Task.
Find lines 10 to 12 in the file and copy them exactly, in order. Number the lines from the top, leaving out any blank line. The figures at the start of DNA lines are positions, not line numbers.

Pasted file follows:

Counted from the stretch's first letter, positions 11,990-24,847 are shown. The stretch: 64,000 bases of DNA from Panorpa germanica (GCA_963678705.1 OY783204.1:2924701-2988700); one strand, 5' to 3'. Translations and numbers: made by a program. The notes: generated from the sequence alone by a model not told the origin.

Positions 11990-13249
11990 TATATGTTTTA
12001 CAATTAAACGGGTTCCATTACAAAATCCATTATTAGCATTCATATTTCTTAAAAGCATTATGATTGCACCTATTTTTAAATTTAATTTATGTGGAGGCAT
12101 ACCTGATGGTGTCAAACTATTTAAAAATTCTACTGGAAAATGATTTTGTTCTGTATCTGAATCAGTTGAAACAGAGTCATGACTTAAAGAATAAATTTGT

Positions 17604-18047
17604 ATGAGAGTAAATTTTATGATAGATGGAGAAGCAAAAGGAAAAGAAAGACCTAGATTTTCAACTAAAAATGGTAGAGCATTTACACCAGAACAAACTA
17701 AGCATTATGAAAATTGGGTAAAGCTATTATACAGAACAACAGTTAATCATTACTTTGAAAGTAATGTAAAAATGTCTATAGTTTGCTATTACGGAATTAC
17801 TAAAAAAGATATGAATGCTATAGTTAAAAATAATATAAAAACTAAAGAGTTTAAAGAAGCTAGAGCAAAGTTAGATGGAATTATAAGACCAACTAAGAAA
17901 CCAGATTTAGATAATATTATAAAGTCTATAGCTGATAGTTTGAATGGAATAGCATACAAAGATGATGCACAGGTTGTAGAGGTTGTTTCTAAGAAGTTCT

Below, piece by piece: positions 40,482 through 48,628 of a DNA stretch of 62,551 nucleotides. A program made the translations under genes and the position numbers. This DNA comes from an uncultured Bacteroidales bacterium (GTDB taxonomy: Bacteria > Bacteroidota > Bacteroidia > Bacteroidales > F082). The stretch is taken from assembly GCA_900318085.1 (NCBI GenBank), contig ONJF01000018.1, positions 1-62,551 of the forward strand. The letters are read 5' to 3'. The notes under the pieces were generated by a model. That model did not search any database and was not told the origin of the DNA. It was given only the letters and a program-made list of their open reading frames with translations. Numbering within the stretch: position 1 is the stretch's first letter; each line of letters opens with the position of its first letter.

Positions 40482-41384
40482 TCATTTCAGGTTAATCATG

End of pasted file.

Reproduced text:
17901 CCAGATTTAGATAATATTATAAAGTCTATAGCTGATAGTTTGAATGGAATAGCATACAAAGATGATGCACAGGTTGTAGAGGTTGTTTCTAAGAAGTTCT

Below, piece by piece: positions 40,482 through 48,628 of a DNA stretch of 62,551 nucleotides. A program made the translations under genes and the position numbers. This DNA comes from an uncultured Bacteroidales bacterium (GTDB taxonomy: Bacteria > Bacteroidota > Bacteroidia > Bacteroidales > F082). The stretch is taken from assembly GCA_900318085.1 (NCBI GenBank), contig ONJF01000018.1, positions 1-62,551 of the forward strand. The letters are read 5' to 3'. The notes under the pieces were generated by a model. That model did not search any database and was not told the origin of the DNA. It was given only the letters and a program-made list of their open reading frames with translations. Numbering within the stretch: position 1 is the stretch's first letter; each line of letters opens with the position of its first letter.

Positions 40482-41384